Thursday, October 22, 2020
In nature, strategic alliances can mean the difference between life and death. For humans, such vital partnerships exist between us and the trillions of microbes we unwittingly host in and on our bodies - together called the microbiome. Dr. Heidi Kong uses genomics to uncover the microbe-host interactions taking place all over our skin. Building on her work and a growing understanding of the skin microbiome, Dr. Ian Myles has developed a bacterial spray that improves eczema, an inflammatory skin disease.
Thursday, September 3, 2020
Dr. Peter Bandettini spends a lot of time peering into people's heads. Not because he is clairvoyant, but because he is a biophysicist. Using functional MRI (fMRI), a revolutionary neuroimaging technique he helped pioneer in the '90s, Dr. Bandettini delves into the mysteries of the human brain. He is working to advance fMRI technology to parse out more information about the neural connections that are constantly and spontaneously active even when we think our minds are blank.
Thursday, August 6, 2020
Time and again, diversity and inclusion initiatives have proven to boost productivity and overall well-being in the workplace. But despite countless studies and although there have been significant strides in recent history, the struggle to ensure equal opportunity persists. At the NIH, the Scientific Workforce Diversity (SWD) Office is expanding recruitment and retention with Dr. Hannah Valantine as its first chief officer. She emphasizes how proper resources, mentorship, and community are essential for progress in the biomedical field.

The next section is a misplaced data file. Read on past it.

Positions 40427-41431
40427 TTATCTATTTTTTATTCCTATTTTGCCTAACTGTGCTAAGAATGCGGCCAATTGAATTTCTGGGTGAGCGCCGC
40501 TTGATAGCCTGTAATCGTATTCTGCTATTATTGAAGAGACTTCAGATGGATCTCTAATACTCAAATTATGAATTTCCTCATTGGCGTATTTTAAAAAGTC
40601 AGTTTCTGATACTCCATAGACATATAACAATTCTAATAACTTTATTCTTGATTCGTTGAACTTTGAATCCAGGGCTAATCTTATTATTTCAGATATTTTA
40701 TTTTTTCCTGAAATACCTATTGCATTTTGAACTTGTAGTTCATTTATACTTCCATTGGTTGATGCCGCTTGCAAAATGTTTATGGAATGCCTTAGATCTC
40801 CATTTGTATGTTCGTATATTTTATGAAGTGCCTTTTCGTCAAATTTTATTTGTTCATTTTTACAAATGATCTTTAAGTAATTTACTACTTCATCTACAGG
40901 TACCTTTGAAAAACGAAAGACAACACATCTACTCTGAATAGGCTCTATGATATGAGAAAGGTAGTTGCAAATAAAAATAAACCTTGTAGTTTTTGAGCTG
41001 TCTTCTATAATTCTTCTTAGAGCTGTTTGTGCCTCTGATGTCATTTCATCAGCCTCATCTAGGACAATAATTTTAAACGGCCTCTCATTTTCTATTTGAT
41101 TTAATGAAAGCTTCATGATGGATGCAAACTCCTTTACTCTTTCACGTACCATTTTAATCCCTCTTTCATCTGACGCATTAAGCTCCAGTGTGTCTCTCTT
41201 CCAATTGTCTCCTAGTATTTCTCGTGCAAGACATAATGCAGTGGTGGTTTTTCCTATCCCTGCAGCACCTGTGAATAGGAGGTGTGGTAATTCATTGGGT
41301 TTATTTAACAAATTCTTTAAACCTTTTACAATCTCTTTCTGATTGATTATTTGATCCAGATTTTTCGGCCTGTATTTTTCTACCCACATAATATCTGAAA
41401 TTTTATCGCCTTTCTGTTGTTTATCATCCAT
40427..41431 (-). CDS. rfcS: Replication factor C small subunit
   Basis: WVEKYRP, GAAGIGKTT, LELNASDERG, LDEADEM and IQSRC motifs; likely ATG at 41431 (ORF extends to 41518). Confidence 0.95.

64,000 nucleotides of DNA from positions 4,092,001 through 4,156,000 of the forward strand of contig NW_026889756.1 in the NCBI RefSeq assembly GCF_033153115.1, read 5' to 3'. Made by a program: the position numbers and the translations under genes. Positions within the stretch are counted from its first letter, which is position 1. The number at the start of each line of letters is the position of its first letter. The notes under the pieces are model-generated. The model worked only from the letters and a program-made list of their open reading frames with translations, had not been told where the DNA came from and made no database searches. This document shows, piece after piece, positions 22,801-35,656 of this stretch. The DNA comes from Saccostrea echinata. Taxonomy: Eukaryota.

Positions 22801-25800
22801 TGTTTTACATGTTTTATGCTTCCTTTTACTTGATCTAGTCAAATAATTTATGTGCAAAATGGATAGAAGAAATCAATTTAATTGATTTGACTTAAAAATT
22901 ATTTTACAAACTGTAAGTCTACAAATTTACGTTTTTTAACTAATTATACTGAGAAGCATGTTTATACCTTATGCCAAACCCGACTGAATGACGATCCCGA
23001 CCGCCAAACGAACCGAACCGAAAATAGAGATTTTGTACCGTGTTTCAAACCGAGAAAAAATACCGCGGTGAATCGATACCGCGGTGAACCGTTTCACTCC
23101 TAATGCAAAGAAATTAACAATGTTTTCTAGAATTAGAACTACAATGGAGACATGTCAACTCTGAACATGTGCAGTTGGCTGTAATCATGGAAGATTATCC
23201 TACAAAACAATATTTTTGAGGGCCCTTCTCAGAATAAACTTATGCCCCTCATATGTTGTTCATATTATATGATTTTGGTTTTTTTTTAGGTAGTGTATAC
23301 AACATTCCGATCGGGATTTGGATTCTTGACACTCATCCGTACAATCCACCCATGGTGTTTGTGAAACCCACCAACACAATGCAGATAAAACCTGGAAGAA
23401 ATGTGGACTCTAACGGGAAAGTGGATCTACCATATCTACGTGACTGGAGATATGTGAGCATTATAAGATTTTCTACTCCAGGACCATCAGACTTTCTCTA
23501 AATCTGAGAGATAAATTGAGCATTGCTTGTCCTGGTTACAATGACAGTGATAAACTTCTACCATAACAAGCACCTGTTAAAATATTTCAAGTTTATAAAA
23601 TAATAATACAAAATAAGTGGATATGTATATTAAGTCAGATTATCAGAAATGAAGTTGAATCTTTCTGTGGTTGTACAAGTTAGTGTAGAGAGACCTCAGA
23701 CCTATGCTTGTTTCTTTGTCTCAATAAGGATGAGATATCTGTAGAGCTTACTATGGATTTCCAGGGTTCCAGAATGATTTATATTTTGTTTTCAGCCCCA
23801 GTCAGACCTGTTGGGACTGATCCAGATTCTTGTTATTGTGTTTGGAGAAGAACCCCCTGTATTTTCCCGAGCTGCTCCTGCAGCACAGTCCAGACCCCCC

Thursday, June 25, 2020
In this episode, Dr. Richard Childs, a senior investigator and Clinical Director of the National Heart, Lung, and Blood Institute (NHLBI), recounts his experience using the antiviral remdesivir to treat patients with COVID-19 in one of the early hot zones of the pandemic. He led a team sent to care for passengers on the Diamond Princess cruise ship that was held in quarantine in Yokohama, Japan at the start of the outbreak. Since then, remdesivir has continued to gain traction as a possible standard of care. Dr. Matthew Hall, biology group leader at the National Center for Advancing Translational Sciences (NCATS), explains the development of the drug and its newfound purpose in the battle against the novel coronavirus.
Thursday, May 21, 2020
Perhaps now more than ever, it is undeniable how integral vaccines have become to public health. Vaccines protect us from a whole host of infectious diseases, including chickenpox, measles and the seasonal flu. With a new threat at hand, scientists at the NIH swiftly developed a vaccine candidate against the novel coronavirus that causes COVID-19. The pre-clinical effort was driven in part by Dr. Kizzmekia Corbett, a viral immunologist and research fellow in the Vaccine Research Center (VRC) of the National Institute of Allergy and Infectious Diseases (NIAID).
Wednesday, April 15, 2020